A colleague and friend of Mary Beth Gibson once asked her what she would be doing if her success was guaranteed. After some time contemplating, she responded by saying that she would open nonprofit that helps women with low self-esteem learn to soar. Then, unexpectedly, her friend probed further and asked why she wasn’t working on that dream.

However, Mary Beth would have loved to start a nonprofit as she described, the thought was impossibly scary to her. She was the Director of Human Resources at a Fortune 500 company where she made good money.

Mary Beth and The Entrepreneur’s Source Franchise
Fast forward a year, and Mary Beth’s job was unexpectedly eliminated in an unprofessional way right before her 40th birthday – forcing her to reevaluate where her future would go. In the past, Mary Beth had envisioned how great it would be to own her own business, and some of her friends and her would even meet after work and brainstorms business models over happy hour, waiting for the perfect opportunity or idea.

After some discussing her options with The Entrepreneur’s Source’s Gus Lurillo, Mary Beth began considering moving from the HR profession and becoming an entrepreneur. After considering her options, Mary Beth invested almost all of her life savings in an Entrepreneur’s Source franchise, “the very business that helped me discover the possibilities,” as Mary Beth puts it.

Just three months after launching her The Entrepreneur’s Source Franchise, Mary Beth received some devastating news: She was diagnosed with breast cancer. Mary Beth continued to thrive in her new franchise making placements for potential franchisees while simultaneously receiving treatment.

The encouragement of Mary Beth’s friends and colleagues at The Entrepreneur’s Source franchise helped her fight through her cancer.

“During that year, I learned a lot about running a business, and I learned a lot about me,” she said.

The Start of Beyond Boobs!
Mary Beth found that she needed other women to lean on and talk to during her cancer experience.  She jokes that she “accidentally” started a non-profit, her long-time dream, with her friend Rene during the process. In the fall of 2006, Mary Beth and some other women with breast cancer came together and discovered that many of them had a delayed breast cancer diagnosis based on myths about breast cancer.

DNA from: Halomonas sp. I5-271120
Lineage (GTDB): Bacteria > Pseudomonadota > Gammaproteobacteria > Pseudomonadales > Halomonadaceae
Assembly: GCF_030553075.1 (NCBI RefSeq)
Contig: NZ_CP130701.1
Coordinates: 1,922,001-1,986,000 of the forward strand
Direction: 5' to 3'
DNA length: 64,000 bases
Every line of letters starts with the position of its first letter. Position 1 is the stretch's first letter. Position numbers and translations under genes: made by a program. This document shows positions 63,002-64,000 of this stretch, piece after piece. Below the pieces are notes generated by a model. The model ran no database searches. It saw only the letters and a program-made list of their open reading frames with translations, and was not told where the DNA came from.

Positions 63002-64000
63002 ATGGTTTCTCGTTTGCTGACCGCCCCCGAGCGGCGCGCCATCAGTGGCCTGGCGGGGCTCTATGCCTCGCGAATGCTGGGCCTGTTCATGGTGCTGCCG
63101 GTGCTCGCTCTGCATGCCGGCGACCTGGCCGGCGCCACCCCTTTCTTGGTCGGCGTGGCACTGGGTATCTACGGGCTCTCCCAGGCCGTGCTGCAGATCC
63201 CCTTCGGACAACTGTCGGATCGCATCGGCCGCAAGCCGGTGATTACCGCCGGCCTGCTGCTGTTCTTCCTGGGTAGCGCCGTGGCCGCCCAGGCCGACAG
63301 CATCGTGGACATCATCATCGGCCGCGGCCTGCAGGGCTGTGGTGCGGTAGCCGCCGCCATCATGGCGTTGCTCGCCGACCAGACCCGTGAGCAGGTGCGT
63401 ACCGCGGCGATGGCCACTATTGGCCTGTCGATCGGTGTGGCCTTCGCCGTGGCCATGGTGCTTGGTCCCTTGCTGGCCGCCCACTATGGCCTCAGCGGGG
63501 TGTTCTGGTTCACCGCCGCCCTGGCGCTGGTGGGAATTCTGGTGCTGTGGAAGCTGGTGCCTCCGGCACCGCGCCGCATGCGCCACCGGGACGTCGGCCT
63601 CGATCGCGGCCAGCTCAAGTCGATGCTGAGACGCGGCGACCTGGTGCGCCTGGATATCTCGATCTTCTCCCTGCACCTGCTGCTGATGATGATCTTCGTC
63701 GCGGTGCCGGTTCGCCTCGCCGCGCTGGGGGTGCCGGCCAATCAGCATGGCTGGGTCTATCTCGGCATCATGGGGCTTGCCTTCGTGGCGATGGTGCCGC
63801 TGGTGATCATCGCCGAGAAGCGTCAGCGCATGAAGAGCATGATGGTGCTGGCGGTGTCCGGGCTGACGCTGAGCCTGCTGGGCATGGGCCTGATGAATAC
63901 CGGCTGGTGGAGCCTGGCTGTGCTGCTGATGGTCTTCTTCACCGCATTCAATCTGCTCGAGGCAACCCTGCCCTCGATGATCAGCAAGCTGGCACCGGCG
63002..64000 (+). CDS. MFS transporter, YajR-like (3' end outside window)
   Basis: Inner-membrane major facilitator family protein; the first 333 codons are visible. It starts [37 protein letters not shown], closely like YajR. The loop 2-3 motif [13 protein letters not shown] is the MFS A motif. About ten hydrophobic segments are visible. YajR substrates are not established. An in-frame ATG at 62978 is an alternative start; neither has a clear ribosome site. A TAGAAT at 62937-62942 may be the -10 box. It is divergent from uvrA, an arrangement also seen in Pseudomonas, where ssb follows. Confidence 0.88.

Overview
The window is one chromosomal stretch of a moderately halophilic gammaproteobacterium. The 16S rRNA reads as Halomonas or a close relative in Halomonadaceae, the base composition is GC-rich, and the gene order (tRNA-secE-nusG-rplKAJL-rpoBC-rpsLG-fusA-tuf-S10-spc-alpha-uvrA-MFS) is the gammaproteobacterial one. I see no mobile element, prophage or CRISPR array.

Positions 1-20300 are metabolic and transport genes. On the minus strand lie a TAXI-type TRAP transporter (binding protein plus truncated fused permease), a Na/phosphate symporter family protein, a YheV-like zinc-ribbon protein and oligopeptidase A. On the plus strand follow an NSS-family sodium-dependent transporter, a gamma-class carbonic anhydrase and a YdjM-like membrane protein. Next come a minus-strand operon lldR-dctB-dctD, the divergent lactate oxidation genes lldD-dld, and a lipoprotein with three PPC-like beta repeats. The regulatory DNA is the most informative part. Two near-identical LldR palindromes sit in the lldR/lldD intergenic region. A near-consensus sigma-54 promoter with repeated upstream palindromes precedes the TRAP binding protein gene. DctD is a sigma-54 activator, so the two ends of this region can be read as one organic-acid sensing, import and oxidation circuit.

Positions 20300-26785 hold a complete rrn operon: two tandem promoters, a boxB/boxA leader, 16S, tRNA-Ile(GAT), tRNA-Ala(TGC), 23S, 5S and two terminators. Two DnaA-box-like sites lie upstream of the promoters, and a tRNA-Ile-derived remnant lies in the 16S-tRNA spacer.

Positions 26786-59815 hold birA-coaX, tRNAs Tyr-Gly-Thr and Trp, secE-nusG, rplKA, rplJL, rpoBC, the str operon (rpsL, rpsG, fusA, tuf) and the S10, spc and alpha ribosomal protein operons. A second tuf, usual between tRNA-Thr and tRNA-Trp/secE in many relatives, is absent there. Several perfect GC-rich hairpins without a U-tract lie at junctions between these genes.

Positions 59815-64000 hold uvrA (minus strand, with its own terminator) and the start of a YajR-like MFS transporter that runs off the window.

This insight inspired Mary Beth and the other women to share “The Things We Wished We Had Known” about breast health to help other women take charge of their own health, and in the process created Beyond Boobs!  Today, The Beyond Boobs! website is overflowing with health information to educate women to help them take “charge of their breast health.”

Mary Beth’s Gratitude for The Entrepreneur’s Source
Before losing her job and being diagnosed with breast cancer, it would have been hard for Mary Beth to predict that she would have helped start the Beyond Boobs! non-profit. However, once the obstacles that kept her from starting a non-profit were removed – her job, corporate sector salary, stock options, bonuses, benefits and other perks – she was able to more easily envision a new future.

“Going through the franchise validation process through The Entrepreneur’s Source gave me the confidence to believe in myself, try new things and dream big,” Mary Beth said. “My time as a coach gave me a wealth of knowledge and experiences about running a business. Without The Entrepreneur’s Source, I never would have made the transition from corporate America to co-founder and director of Beyond Boobs.”

Although Mary Beth experienced many roadblocks over the past few years, she recognizes that these struggles have only made her stronger because they led her to her entrepreneurial path. Mary Beth is very grateful for having found The Entrepreneur’s Source franchise because it helped her become equipped and learn the necessary skills to start and run her own non-profit.

To find out more information about how The Entrepreneur’s Source franchise can take you from Employment to Empowerment, consult an E-Source business coach.





The Entrepreneur’s Source Terry Powell Highlights the Top 5 Baby Boomer-Friendly Franchise Opportunities

Retiring in today’s day in age just isn’t the same as it was 50 years ago, and the Baby Boomer generation isn’t ready to stop working. Baby Boomers, individuals born between 1946 and 1964, are still quite active in society and aren’t showing signs of settling down.

Baby Boomers Continue to Work
Baby Boomers continue dating, exercising, traveling and adventuring – and many have no plans of stopping in their near future. In fact, according to USA Today, about 65 percent of this generation plans to work after age 65 or don’t plan to retire at all. Within the past few years, it has become more common for Baby Boomers who hit the age of retirement to start a “second act” career to be able to afford their active lifestyles. A great route to take for this “second act” career for Baby Boomers can be turning to the franchise industry.

“Baby Boomers are known for being goal-oriented, competitive and independent which are three characteristics that contribute to being successful in a franchise,” said Terry Powell, founder of The Entrepreneur’s Source, the nation’s leading career and franchise business coaching network.

The Entrepreneur’s Source Terry Powell highlights the top 5 boomer-friendly franchise opportunities and why they make sense for this generation: